The ancient art studio

What they found could have been a prehistoric make up palette, left by an ancient beautician 100000 years ago.
Scientists aren’t too sure what the contents of the two abalone shells were used for, but what they do know is that this is the oldest paint recipe ever discovered and the first evidence of humans using containers. This is what they reveal in an article that appeared in the journal of Science today.
The shells and a “toolkit,” that consisted of ochre, bone, charcoal, grinding stones and hammer stones were found in 2008, in the Blombos Cave in the Western Cape, in South Africa. This is the same cave, situated about 300 km east of Cape Town where archaeologists in 2002 discovered what was then the earliest examples of art etched on a piece of ochre.
“We don’t know what they were doing with it,” said Dr Karen van Niekerk, of the Institute for Archaeology, History, Culture and Religion at the University of Bergen. “But one thing we do know was that they were making a complex mixture.”
The scientists believe that the manufacturing process involved rubbing pieces of ochre on quartzite slabs to produce a fine powder. A seal bone, that was discovered at the site, probably when heated added fat and marrow to the mixture and acted as a binder. Charcoal, quartzite and liquid were also added to mix.
Microscopic scratch marks at the bottom of the shell, shows that the mixture was gently stirred.
What came out of those shells was paint and what it was used for no one knows. It might have been for skin decoration, or for cave painting. But it is the process of making the paint that has the authors of the paper excited.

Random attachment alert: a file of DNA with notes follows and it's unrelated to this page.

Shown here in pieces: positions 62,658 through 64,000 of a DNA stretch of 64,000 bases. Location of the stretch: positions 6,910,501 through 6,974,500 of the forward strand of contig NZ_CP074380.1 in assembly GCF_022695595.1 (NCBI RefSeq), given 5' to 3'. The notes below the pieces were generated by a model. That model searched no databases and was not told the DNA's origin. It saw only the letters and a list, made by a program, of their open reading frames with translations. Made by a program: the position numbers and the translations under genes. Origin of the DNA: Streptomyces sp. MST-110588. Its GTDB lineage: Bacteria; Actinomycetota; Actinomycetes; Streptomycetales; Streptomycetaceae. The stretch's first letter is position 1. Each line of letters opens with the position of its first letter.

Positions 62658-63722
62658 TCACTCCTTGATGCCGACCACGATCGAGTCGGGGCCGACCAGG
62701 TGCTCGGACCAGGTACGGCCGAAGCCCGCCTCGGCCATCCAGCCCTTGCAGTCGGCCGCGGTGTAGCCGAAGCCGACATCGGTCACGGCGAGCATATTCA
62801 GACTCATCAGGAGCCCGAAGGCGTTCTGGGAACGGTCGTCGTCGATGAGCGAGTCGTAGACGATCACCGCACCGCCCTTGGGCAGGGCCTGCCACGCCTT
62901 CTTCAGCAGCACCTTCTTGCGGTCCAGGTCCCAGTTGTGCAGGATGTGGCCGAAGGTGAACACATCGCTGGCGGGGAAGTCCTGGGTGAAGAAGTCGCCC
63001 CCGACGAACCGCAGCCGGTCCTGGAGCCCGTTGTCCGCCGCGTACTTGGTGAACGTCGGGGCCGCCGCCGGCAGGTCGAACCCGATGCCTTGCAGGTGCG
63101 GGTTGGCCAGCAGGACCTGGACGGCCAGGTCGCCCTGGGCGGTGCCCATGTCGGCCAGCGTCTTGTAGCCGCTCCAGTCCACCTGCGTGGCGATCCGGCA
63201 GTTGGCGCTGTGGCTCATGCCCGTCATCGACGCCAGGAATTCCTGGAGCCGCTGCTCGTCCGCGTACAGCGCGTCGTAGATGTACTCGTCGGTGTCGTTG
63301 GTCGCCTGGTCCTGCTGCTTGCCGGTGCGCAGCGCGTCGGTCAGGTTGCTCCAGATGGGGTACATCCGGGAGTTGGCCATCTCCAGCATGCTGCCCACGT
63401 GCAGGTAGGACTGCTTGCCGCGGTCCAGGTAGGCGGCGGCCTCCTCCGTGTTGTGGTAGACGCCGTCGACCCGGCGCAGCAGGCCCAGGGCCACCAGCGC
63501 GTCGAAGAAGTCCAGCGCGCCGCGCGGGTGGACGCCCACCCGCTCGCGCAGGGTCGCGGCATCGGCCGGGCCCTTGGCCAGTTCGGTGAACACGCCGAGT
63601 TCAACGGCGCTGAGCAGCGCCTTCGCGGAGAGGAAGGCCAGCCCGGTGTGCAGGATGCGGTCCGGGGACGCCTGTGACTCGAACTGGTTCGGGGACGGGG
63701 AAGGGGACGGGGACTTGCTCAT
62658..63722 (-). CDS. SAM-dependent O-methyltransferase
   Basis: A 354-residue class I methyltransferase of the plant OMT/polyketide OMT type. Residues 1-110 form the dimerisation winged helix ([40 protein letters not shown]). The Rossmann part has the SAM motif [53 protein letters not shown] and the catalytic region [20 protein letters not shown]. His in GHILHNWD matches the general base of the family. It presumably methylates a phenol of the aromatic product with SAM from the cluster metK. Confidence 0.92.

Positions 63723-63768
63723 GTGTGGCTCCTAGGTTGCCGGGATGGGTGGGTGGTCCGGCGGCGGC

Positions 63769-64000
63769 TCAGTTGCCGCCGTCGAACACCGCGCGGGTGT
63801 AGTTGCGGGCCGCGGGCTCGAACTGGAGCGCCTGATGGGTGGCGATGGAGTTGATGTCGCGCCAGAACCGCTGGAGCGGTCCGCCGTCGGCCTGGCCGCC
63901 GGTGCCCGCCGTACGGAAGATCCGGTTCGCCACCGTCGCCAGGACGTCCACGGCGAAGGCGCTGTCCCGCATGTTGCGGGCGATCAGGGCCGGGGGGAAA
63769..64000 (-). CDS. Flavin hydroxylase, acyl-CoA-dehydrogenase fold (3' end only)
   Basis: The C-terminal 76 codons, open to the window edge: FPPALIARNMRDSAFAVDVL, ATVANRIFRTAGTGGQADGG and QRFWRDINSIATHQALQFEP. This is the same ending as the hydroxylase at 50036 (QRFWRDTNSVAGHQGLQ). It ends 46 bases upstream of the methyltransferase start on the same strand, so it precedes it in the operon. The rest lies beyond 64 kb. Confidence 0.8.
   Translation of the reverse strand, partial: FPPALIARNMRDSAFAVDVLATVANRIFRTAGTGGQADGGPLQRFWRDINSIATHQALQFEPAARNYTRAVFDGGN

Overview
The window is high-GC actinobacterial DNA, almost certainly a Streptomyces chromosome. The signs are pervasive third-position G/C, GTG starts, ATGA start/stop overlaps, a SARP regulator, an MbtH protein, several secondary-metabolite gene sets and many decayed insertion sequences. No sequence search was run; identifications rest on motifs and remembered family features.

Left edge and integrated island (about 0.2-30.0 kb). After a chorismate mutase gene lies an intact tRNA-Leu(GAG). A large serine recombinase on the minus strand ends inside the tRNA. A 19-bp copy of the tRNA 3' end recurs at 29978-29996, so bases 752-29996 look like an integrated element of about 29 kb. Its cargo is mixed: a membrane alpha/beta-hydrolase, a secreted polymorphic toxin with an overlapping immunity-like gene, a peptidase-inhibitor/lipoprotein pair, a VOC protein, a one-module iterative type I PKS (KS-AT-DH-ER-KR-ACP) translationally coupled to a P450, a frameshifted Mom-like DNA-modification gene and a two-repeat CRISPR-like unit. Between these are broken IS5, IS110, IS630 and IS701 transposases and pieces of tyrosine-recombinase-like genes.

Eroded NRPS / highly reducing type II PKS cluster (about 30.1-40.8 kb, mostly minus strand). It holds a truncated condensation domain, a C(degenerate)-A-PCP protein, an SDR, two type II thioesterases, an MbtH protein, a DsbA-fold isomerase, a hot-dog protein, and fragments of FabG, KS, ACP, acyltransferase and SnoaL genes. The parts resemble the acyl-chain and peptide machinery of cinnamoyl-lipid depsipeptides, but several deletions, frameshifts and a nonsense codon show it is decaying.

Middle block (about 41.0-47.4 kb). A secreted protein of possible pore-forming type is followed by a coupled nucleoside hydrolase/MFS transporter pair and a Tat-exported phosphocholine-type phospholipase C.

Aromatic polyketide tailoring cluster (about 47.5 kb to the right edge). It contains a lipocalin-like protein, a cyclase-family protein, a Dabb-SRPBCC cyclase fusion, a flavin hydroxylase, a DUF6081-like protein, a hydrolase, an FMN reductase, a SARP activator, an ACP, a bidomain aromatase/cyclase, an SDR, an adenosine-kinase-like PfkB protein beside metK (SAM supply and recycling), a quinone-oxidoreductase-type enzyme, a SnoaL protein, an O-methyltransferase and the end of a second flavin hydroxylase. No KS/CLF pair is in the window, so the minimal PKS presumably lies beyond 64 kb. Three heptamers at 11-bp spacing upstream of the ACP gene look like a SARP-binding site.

“This would have required excellent planning,” explained Professor Chris Henshilwood, of Wits University, to The Star newspaper yesterday. “First they would have had to gather the ochre, and the quartz. Then hunted the seal, then they would have needed a mental template of what they were going to do with these ingredients. They would have needed the recipe in their head.”
It is us being human, 100000 years ago. Anatomically humans became humans about 200000 years ago said Henshilwood. A hundred millennia later our minds had become wired and ready for modern living.
“This discovery represents an important benchmark in the evolution of complex human cognition in that it shows that humans had the conceptual ability to source, combine and store substances that were then possibly used to enhance their social practices,” he explained.

Blombos cave, which has been inhabited on and off over the last 160000 years. Picture by Magnus Haaland

About Shaun Smillie

Journalist, with a love of bones, fossils and other things dug up. Fisherman and occasional beer maker.
This entry was posted in human evolution and tagged , , , , , , , , . Bookmark the permalink.

1 Response to The ancient art studio

  1. Pingback: Why Body Painting? — 3: Origins — Touching Ancient Sources « the story behind the faces

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